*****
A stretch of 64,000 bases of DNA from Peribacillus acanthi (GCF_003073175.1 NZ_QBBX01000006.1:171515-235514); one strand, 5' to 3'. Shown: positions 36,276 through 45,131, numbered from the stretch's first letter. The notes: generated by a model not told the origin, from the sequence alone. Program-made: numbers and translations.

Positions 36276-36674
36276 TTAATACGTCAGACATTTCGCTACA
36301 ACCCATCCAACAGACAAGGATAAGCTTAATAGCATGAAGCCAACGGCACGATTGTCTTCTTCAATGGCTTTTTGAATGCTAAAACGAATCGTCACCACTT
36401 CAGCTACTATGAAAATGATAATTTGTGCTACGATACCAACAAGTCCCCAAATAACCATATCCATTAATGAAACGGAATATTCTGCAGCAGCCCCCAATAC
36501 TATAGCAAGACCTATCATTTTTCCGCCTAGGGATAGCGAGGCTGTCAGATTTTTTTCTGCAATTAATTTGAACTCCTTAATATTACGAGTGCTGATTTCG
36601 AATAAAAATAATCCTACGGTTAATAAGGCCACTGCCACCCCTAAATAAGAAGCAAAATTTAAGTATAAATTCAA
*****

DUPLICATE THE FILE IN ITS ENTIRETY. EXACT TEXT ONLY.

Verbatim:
A stretch of 64,000 bases of DNA from Peribacillus acanthi (GCF_003073175.1 NZ_QBBX01000006.1:171515-235514); one strand, 5' to 3'. Shown: positions 36,276 through 45,131, numbered from the stretch's first letter. The notes: generated by a model not told the origin, from the sequence alone. Program-made: numbers and translations.

Positions 36276-36674
36276 TTAATACGTCAGACATTTCGCTACA
36301 ACCCATCCAACAGACAAGGATAAGCTTAATAGCATGAAGCCAACGGCACGATTGTCTTCTTCAATGGCTTTTTGAATGCTAAAACGAATCGTCACCACTT
36401 CAGCTACTATGAAAATGATAATTTGTGCTACGATACCAACAAGTCCCCAAATAACCATATCCATTAATGAAACGGAATATTCTGCAGCAGCCCCCAATAC
36501 TATAGCAAGACCTATCATTTTTCCGCCTAGGGATAGCGAGGCTGTCAGATTTTTTTCTGCAATTAATTTGAACTCCTTAATATTACGAGTGCTGATTTCG
36601 AATAAAAATAATCCTACGGTTAATAAGGCCACTGCCACCCCTAAATAAGAAGCAAAATTTAAGTATAAATTCAA